Communication Lessons from Global Women Leaders


We are fortunate to live in a period where a record number of women hold positions of authority and use their influence to change the world for the better. Here are some communication lessons to be learned from their styles of leadership.


1. Lead with Empathy, Authenticity, and Transparency


When Jacinda Ardern became New Zealand’s Prime Minister in 2017, it would have been impossible to predict the challenges she would face. Not only did she demonstrate firm decision-making in response to terrorist attacks and the COVID-19 pandemic, but she also communicated the reasons for her choices.


Through press conferences and live streams, Ardern expressed empathy for the people of New Zealand while reinforcing the importance of her government’s actions. In her January 2023 announcement of resignation, she garnered respect for her openness about responsibility and burnout.


Leaders in all industries can look to Ardern as an example of how to lead with strength and humanity. Whether making a company-wide announcement in person or on a video call, expressing empathy and transparency can turn a potentially controversial decision into a unifying call to action.


2. Provide Support and Resources for Mental Health


Karen Lynch is the CEO of CVS Health and one of only 53 women leading a Fortune 500 company. As the head of a major health company during the pandemic, she was especially aware of the toll isolation, and uncertainty had on mental well-being.


Lynch focused on holistic mental wellness, emphasizing that supervisors must speak openly about mental health and provide their employees with support and resources. She highlighted the elevated importance of making connections with remote and hybrid workers and the positive impact of sharing personal stories.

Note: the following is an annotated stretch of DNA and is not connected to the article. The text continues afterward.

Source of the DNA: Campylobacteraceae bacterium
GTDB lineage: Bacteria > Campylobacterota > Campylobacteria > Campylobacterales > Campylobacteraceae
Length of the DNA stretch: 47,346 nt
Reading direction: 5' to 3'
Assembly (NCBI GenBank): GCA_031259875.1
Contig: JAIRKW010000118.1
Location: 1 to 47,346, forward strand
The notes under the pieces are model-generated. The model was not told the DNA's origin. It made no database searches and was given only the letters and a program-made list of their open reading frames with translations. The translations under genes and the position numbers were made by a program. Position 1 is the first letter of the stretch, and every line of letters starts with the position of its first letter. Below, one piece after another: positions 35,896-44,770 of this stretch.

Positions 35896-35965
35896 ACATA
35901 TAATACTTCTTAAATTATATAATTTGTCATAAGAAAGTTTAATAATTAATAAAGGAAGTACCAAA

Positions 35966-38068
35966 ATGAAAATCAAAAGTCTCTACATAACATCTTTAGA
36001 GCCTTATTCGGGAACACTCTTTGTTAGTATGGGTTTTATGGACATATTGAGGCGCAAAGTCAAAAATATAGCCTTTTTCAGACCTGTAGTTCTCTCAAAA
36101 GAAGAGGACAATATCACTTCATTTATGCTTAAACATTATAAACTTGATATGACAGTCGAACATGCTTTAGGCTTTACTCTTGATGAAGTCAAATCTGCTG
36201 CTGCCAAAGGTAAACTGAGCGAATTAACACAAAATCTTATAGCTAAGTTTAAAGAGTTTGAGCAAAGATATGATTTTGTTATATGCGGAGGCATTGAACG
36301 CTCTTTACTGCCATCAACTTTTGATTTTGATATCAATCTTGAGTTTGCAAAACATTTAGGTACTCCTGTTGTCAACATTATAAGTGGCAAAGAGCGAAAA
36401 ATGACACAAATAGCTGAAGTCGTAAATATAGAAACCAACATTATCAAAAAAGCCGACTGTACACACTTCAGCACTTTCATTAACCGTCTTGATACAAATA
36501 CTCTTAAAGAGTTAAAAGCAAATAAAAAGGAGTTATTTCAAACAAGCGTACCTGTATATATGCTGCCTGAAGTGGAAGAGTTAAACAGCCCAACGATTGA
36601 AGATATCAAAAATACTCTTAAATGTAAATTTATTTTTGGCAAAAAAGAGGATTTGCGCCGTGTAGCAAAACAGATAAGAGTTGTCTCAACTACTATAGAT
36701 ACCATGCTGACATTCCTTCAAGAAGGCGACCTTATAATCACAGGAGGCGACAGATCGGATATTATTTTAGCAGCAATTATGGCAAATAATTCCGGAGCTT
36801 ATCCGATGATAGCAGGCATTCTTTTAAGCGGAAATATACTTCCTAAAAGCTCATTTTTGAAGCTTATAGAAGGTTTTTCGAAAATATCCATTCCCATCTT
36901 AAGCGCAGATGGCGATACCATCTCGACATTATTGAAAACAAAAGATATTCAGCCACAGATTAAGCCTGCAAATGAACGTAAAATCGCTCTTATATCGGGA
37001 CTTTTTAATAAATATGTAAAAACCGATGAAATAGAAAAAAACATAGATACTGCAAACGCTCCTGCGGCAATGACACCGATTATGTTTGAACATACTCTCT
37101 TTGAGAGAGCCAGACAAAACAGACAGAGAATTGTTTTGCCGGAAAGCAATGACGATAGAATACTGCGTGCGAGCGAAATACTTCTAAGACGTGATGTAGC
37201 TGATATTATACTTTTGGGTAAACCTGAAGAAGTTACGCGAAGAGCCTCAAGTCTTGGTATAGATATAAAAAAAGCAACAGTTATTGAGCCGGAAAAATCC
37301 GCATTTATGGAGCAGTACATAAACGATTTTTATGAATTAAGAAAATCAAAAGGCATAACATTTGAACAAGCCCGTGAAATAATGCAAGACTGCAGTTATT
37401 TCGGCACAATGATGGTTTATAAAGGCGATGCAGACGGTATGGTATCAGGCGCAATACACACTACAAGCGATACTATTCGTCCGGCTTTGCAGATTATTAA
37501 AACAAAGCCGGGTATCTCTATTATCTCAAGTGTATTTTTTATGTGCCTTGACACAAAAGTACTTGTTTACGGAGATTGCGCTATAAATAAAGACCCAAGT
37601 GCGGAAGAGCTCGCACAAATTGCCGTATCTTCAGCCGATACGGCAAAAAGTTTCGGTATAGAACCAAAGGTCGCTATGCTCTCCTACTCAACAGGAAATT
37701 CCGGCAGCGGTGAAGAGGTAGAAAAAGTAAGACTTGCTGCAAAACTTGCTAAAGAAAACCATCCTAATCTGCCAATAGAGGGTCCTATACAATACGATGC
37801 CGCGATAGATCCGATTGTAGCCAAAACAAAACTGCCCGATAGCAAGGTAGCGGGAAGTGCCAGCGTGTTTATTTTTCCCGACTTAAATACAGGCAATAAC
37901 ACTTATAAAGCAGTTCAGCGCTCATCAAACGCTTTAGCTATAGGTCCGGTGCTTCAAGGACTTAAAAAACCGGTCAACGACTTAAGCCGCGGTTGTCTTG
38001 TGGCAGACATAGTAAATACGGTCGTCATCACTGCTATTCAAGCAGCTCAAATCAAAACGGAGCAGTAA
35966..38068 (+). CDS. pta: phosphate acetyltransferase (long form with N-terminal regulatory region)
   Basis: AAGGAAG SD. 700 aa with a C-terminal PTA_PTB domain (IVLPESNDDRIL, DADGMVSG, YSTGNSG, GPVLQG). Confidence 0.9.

Today’s employees want to work for companies where their mental health is a priority. Starting the conversation around mental wellness can happen anytime, but supervisors must follow through to give their employees the help they need. Creating a team thread for peer support or posting wellness guides in a shared folder can be an excellent start to normalizing conversations about mental health.


3. Success Comes from Cooperation


As the president of the European Central Bank and former managing director of the International Monetary Fund, Christine Lagarde understands the added value woman leaders bring to a male-dominated field. Furthermore, she knows how important it is for women to support each other in their careers.


Unlike Lagarde, most people don’t have the president of the European Commission or other heads of state on speed dial. But every leader can set aside their ego and focus on developing relationships that bring out everybody’s strength.


Lines of communication should be free and easy, so colleagues feel comfortable working together and sharing ideas. Women are more likely to prefer hybrid or remote work, so it’s up to managers to make sure they feel like their voices are heard even if they’re not in person.